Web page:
It’s nice to have a kitchen with modern updates, but sometimes those updates can suck the charm out of an old home. That was the case here, in architect Taylor Palumbo’s 1943 home. While the kitchen had been renovated pretty recently — just back in 2014 — the redo made the cook space feel a little dull.
The dullness wasn’t the only issue here, though. The kitchen itself was tiny — just 8 feet by 8 feet — and Taylor wanted something that both looked and felt bigger, with larger appliances.
Taylor also wanted the kitchen to feel less closed off, and more connected to the adjacent living space. “My husband and I both love to cook and prep, so having more space was necessary,” Taylor said. And since she’s an architect, she says, “having the ability to design and manage the project myself made it even more exciting.”
Along the way, Taylor and her husband did much of the reno work themselves, including demolishing the old kitchen and recovering the old-growth Douglas fir framing to save for another project, then installing new drywall for their more open layout cook space. It’s a bit bigger than the old kitchen, and also features an opening to the adjacent living room to help the whole area feel more cohesive.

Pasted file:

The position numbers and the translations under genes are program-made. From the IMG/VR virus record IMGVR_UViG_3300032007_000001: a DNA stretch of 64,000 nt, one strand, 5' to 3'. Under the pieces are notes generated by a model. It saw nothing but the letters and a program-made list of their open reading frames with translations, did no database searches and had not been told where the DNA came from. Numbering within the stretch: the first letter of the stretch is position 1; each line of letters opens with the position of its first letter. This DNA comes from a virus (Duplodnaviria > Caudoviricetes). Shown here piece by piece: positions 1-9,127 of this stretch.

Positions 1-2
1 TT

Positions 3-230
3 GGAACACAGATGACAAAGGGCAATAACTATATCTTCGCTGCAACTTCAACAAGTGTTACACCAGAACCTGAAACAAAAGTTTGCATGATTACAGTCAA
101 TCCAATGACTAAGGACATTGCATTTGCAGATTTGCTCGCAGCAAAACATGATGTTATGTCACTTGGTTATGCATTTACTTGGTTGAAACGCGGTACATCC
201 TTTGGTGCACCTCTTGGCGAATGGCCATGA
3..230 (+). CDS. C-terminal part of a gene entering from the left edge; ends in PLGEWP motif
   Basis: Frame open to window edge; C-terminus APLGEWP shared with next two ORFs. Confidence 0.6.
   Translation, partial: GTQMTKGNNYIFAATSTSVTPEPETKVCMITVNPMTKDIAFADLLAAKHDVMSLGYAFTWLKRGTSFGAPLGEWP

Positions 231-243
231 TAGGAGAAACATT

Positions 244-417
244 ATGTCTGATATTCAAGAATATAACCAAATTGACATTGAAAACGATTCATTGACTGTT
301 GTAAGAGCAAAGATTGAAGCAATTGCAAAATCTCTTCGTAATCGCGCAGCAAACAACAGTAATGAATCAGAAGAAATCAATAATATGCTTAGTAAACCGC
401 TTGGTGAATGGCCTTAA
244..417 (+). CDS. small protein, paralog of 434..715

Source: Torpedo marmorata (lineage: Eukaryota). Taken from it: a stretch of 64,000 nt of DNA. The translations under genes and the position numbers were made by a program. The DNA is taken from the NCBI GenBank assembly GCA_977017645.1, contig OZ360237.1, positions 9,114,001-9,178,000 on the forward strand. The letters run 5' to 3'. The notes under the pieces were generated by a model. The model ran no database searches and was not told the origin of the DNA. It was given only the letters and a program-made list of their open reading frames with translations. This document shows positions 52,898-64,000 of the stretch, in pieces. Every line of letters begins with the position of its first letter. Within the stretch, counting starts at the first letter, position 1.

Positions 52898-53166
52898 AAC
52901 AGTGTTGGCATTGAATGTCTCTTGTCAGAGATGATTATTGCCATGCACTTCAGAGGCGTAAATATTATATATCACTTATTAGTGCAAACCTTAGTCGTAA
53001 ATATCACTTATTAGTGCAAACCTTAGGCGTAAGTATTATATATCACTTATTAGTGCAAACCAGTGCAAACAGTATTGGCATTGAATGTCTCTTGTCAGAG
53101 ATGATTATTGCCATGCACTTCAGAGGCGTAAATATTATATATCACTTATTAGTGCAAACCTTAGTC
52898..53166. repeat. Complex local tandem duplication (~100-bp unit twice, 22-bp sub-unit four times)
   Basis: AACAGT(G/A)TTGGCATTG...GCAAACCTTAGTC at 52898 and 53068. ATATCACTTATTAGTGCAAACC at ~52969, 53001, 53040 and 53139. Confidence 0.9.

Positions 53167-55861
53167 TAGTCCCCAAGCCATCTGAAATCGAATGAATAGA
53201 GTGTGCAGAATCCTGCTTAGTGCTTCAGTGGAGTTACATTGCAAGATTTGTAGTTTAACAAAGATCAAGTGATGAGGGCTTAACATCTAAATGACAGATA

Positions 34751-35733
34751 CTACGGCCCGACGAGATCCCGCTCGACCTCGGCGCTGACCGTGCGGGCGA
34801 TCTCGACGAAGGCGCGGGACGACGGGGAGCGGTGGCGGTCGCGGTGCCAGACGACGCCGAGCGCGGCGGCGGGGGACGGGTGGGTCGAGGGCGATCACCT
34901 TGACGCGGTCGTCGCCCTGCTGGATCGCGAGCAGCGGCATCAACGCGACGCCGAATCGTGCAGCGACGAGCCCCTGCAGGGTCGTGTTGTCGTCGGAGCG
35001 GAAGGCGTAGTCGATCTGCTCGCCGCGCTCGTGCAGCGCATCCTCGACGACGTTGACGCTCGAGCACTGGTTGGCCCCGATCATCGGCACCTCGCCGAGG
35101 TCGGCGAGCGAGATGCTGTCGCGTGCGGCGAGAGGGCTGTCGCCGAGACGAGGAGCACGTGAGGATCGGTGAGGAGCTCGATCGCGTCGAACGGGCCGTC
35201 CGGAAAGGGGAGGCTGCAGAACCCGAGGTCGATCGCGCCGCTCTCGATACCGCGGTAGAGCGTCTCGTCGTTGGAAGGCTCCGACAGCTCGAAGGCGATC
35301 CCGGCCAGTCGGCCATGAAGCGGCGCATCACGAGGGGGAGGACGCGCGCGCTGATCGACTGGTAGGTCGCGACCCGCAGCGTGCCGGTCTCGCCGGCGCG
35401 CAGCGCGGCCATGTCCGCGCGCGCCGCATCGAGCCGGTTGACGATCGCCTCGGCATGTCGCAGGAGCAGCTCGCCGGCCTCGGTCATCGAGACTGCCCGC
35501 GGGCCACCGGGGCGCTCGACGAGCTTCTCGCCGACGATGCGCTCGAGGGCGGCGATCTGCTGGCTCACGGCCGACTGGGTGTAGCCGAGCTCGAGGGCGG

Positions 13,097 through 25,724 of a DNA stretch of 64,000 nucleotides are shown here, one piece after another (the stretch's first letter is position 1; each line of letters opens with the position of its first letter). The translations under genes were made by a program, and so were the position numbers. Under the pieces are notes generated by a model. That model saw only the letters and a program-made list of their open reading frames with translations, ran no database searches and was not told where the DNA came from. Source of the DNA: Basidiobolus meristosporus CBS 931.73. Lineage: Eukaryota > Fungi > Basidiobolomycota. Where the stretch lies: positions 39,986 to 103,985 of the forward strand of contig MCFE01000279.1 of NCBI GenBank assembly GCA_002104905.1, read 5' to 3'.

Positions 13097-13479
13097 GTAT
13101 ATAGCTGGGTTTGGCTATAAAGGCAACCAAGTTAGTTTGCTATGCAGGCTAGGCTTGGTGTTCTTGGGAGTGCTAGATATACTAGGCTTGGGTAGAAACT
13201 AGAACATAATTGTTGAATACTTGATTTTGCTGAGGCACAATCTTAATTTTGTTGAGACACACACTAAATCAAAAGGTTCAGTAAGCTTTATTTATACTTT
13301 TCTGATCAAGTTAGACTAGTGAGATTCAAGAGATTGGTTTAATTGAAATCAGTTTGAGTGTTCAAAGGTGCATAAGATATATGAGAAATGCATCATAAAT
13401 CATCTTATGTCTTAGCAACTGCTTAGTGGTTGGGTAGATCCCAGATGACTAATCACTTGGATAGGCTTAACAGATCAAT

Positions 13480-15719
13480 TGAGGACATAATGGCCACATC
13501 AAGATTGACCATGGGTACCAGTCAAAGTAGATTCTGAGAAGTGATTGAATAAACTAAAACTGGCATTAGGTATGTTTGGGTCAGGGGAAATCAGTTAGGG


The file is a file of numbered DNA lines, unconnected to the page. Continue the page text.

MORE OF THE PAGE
In place of the old white cabinets, Taylor chose gray walnut ones, which the couple had professionally installed. “I absolutely love the all-wood cabinets,” she says. “The grain is so beautiful and the custom detailing makes them feel like they were always meant to be in this house. The rest of my style is midcentury modern and I wanted cabinets that would give a nod to that era.”
Pro-installed white counters keep the kitchen nice and bright, and complement both the wood cabinets and the gray elongated subway tile backsplash Taylor installed herself in a cool stacked pattern — not to mention the exposed brick that the couple left in place.
The new kitchen makes room for larger appliances, too, though installation hit a hitch:
“When we slid the new range into place, it hit the plumbing line for the gas which means we had to call the plumber out to move the gas line over literally one inch so the range would fit against the wall, which cost $250,” Taylor says.
Even with a couple of hiccups, though, the kitchen came out just as Taylor had hoped — and then some. “I’m proud of the work that my husband and I did to make this happen,” she says. “We definitely learned things along the way but it all came out better than expected at the end.”
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